Jimmy had gone another direction that morning and when came in a around 11AM he said that he had seen a bird by the big curve in the road, That was our bird, he was still there. Later, around 1:00PM John stopped by and said that he had seen a bird by the big curve in the road. My plans of going out around 4 and sitting by the roost changed. Stephanie and I grabbed our gear and asked John to drop us off so we would have the truck well out of the way.
We set up on the edge of a small clearing about 200 yards across. We could see for miles to our left and about 50 yards to our right. I felt like the bird had heard the truck coming and had walked off into the timber in front of us. We had set there about 15 minutes and I had made one series of calls with me slate when we heard a gobble. " Steph, where was that," I asked? She said that she thought it was to our left. I looked out into the huge prairie and there was our bird at 450 -500 yards away standing there gobbling. How he got there I have no idea, how we didn't see him I don't know either. He slowly walked our way gobbling every minute or so.
He was so far it took him ten minutes to get to our set-up. When he walked between to big pine trees and Stephanie made an awesome shot. The bird was down and she was so excited. I love seeing her happy and I loved how it all unfolded. It's always better when you have a morning go like ours did and then go so perfect that afternoon.
I was putting my things in my bag when I heard Stephanie say something I turned around and to my disbelief there were two mature gobblers standing by the hen decoy strutting. Stephanie was standing ten yards from them and videoing with her Iphone. I walked up beside her and started videoing with my phone. They would spit and drum and rub against that decoy. At one point they were feet from us, I was talking in a normal voice and moving. They stayed there until John showed up with the truck. I guess it's true that animals do seriously dumb things in the mating season. I had a tag in my pocket and Stephanie's shotgun was right beside me, but, I didn't have any desire to take a bird like that.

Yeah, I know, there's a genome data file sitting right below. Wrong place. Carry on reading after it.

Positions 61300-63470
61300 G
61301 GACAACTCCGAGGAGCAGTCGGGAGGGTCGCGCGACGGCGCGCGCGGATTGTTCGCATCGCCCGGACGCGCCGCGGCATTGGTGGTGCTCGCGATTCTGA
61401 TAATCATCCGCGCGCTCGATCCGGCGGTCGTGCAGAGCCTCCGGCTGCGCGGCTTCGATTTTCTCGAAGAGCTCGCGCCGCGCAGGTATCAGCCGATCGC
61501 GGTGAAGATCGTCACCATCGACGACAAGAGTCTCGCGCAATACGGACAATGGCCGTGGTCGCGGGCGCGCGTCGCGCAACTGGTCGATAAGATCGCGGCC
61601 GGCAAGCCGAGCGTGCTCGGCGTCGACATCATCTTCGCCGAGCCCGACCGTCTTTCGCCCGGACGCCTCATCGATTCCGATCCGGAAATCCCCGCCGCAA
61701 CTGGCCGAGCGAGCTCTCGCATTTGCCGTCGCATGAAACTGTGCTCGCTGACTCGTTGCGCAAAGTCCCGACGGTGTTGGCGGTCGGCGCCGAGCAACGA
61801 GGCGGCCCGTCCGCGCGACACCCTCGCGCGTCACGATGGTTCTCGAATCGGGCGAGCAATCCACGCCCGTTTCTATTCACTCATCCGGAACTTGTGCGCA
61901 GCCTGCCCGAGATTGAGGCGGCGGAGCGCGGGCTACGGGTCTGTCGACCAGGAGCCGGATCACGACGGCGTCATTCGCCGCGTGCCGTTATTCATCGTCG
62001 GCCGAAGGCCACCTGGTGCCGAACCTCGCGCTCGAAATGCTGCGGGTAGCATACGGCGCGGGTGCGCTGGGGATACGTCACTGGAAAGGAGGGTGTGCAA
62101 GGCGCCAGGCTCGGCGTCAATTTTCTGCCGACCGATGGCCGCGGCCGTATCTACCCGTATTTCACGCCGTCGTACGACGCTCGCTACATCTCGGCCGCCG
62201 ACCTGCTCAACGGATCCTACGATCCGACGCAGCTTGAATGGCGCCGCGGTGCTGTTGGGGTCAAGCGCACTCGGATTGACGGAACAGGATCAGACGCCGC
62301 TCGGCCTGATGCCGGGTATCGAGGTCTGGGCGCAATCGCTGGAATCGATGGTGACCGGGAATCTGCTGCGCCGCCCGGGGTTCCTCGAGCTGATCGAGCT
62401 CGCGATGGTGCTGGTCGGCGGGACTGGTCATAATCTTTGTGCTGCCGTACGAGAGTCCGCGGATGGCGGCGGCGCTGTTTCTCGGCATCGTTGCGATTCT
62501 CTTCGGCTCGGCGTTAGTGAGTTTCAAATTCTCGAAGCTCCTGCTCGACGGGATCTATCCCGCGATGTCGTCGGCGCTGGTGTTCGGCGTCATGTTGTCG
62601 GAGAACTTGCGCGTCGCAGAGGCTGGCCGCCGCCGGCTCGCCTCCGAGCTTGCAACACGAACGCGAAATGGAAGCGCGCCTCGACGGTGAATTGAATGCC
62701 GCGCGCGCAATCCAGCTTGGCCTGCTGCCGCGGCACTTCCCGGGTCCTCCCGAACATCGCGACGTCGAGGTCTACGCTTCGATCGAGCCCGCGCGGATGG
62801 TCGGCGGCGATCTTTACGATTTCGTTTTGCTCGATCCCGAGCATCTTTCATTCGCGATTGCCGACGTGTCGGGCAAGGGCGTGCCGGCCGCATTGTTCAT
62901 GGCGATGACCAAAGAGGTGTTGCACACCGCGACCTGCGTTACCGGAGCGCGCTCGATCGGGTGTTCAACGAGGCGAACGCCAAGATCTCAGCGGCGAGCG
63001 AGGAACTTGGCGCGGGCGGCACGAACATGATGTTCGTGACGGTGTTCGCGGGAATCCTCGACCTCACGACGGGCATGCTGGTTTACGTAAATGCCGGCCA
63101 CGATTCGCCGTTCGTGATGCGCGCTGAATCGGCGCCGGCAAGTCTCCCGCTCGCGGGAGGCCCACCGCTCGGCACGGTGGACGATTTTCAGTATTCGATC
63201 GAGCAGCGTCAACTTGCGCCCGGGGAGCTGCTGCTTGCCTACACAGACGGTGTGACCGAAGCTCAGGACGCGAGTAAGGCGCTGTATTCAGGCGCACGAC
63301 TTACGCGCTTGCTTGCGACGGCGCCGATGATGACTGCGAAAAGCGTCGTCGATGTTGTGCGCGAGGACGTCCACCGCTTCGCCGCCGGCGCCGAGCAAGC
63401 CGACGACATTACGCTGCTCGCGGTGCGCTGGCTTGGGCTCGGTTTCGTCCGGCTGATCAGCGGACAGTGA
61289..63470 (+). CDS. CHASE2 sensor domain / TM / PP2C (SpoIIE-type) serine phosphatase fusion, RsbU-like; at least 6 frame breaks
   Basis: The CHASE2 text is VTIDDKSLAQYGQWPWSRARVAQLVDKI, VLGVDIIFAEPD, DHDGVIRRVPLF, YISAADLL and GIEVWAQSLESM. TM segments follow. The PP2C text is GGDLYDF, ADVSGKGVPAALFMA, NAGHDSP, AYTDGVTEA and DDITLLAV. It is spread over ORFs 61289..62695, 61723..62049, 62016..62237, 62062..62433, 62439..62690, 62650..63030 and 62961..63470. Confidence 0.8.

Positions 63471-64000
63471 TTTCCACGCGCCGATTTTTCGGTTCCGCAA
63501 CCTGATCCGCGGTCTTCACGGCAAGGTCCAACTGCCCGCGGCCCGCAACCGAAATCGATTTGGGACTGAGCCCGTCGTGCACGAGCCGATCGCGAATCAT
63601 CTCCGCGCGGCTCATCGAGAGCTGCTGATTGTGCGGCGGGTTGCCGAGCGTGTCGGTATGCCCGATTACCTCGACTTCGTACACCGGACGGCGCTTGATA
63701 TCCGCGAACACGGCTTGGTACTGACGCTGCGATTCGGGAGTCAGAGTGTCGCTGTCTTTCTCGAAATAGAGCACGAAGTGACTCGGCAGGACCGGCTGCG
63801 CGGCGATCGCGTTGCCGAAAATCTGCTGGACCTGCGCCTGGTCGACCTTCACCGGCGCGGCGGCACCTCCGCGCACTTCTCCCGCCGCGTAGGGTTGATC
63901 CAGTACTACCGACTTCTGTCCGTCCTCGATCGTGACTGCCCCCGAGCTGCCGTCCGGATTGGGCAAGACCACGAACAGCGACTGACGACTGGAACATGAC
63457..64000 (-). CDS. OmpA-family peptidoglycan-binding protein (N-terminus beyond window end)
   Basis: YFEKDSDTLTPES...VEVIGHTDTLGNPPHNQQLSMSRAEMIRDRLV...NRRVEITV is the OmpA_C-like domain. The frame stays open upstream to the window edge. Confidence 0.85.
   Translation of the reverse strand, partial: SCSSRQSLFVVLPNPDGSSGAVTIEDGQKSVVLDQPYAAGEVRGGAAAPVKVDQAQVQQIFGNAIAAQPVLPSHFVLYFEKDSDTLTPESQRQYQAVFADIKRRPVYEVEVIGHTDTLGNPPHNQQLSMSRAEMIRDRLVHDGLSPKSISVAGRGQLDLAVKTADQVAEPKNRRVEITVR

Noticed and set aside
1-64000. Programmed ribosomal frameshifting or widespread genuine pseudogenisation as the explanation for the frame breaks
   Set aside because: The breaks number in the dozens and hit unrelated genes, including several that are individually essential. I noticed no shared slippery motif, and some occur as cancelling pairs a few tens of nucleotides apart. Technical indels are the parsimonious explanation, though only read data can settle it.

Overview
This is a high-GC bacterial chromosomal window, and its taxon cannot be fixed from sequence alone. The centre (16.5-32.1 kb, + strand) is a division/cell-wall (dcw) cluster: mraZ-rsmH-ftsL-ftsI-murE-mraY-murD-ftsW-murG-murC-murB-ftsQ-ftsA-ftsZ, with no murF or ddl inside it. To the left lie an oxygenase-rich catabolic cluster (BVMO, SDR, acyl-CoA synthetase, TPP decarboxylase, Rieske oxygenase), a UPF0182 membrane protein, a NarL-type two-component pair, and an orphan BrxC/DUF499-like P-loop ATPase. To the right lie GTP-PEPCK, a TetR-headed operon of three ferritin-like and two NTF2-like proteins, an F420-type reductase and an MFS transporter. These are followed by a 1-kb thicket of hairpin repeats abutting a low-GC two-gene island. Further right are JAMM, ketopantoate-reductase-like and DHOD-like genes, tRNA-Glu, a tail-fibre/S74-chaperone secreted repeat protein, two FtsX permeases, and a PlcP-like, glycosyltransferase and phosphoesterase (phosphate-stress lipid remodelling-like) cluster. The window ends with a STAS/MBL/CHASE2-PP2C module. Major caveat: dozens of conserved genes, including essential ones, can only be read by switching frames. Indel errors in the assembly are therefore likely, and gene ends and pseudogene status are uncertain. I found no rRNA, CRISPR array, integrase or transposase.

John told me that he knew where a roost was that he thought was full of birds. Before daylight Stephanie had the video camera set up and we waited for a gobble. Again we were in a small opening surrounded by pine trees. After sitting there 15 minutes a bird gobbled straight across from us about 150 yards away. I made some calls on the slate and he answered. I stopped calling and he gobbled probably 30 times more. After about twenty minutes we saw him walk out of the pines and started walking in our direction. He stopped at about 100 yards, strutted for a minute, then came at a full run. I noticed two jakes coming from the right at the same time. All three birds got to my decoy at the same time with the big bird going into strut. I wanted him to hang around for a minute for the camera but he started to walk off. I took him at less then 20 yards. He was the biggest in body size of all the birds. It was another text book turkey hunt.
With luck, I will be back in Colorado hunting turkey again with Tri-state Outfitters. Just like everything else they hunt, they don't over hunt anything. They have enough land to give animals rest. Now, we wait two days in Colorado Springs then it's off to Wyoming. I sure hope we do as well there.